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How to write a policy briefing

Policy briefings are short documents that communicate an organisation's policy recommendations. They are usually written for a non-specialist audience.

Things you'll need

  • your policy recommendations
  • background research

Consider your audience

Think carefully about who your target audiences are. Is your briefing aimed at your members or beneficiaries, civil servants, the media - or perhaps a mixutre of all of them? You need to ensure that your briefing addresses the needs of your readers, however diverse they may be.


Use a clear structure

Start by introducing yourself and outlining your authority on the issue. This will add legitimacy to your arguments. Then state clearly the purpose of your briefing; try and ‘hook’ your audience from the outset by persuading them of the importance of the issue as well as the recommendations that will follow. A contents summary can help with navigation - only parts of your briefing will be relevant to some readers. Always include a publication date too.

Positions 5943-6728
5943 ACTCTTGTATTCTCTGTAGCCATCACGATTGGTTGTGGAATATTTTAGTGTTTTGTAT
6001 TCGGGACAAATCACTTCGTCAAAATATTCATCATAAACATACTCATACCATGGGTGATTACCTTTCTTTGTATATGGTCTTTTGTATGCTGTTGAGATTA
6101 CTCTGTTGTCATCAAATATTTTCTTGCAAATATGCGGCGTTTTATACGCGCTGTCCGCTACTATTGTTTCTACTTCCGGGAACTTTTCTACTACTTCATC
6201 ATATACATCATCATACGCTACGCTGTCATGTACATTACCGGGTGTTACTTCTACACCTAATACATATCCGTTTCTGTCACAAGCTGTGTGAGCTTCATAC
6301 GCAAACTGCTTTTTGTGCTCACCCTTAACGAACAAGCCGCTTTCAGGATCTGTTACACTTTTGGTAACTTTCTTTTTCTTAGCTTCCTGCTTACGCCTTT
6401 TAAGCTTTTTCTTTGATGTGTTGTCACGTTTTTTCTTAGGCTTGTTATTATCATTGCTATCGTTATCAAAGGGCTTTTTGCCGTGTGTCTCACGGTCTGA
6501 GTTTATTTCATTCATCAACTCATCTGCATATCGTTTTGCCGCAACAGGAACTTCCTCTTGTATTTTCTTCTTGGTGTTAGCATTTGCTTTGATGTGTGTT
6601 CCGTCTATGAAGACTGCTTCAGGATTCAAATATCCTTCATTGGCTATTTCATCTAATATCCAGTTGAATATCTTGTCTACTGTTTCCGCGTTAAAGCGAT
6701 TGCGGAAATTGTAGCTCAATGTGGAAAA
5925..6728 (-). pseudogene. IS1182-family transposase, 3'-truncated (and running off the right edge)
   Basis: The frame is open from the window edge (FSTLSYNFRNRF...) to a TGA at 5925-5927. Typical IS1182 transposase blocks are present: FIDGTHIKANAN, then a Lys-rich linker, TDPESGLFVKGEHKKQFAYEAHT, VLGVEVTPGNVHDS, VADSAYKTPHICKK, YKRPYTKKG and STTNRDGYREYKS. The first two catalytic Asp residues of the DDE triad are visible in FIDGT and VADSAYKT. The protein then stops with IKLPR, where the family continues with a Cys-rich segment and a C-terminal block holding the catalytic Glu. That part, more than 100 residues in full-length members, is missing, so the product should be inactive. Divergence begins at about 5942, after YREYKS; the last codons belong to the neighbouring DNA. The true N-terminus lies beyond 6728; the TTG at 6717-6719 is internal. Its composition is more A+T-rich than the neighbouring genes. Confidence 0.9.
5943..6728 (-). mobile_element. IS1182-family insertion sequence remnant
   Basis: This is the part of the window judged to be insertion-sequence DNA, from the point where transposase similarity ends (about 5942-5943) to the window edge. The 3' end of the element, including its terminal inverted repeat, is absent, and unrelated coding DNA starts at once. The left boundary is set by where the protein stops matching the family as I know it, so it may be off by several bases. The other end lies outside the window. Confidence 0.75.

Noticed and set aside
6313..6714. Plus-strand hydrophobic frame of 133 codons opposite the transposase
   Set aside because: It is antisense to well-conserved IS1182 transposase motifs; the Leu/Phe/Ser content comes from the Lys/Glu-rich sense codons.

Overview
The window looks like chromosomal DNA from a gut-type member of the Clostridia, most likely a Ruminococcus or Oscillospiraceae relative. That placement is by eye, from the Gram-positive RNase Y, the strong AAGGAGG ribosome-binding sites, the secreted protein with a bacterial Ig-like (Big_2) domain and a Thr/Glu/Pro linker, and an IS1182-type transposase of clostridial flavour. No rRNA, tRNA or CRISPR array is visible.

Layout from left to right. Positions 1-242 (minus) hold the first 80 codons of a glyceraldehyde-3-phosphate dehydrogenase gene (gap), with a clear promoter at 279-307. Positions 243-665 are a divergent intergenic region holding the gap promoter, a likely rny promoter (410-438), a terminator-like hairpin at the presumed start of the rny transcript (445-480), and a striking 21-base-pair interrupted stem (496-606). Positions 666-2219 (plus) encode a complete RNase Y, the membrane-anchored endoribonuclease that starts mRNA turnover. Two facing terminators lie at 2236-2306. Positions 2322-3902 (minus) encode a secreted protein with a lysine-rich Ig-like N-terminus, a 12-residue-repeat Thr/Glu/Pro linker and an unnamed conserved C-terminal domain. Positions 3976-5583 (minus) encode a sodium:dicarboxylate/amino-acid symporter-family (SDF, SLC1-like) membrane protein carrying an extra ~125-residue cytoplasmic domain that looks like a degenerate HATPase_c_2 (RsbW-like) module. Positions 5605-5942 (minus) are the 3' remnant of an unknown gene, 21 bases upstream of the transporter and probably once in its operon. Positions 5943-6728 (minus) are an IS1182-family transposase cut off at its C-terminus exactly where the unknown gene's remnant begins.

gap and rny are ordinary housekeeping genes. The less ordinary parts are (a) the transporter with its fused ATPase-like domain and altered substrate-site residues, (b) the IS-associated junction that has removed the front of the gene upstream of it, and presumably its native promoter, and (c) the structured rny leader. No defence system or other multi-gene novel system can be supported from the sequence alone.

Write in plain English

Clear and concise messages help make complex research findings easier to digest. Try to avoid jargon or technical language wherever possible as this will alienate a non-specialist audience. It might be useful to ask someone else (preferably with little knowledge of the area) to read through a draft and ‘jargon-proof’ it.


Give your opinions as well as the facts

Make it clear where your evidence has come from and include a short list of sources for further reading. Don’t assume that your audience will only want to read the objective findings of your research though - most readers will be interested in your opinions too. Don’t be afraid to give them!


Keep it brief

Briefings should ideally be kept to 3-4 sides of A4. Policymakers are presented with vast amounts of information on a daily basis and work to short deadlines. Make sure your briefing sticks to the point.


Encourage action

Encourage a reaction from your audience by highlighting questions for further discussion or making practical recommendations. You might also want to consider following up your briefing with a face-to-face meeting or seminar.


Publicise your briefing

In addition to your organisation’s own communication channels and networks, find out whether you can publicise your briefing on external websites and mailings.


Page last edited Jun 23, 2017 History

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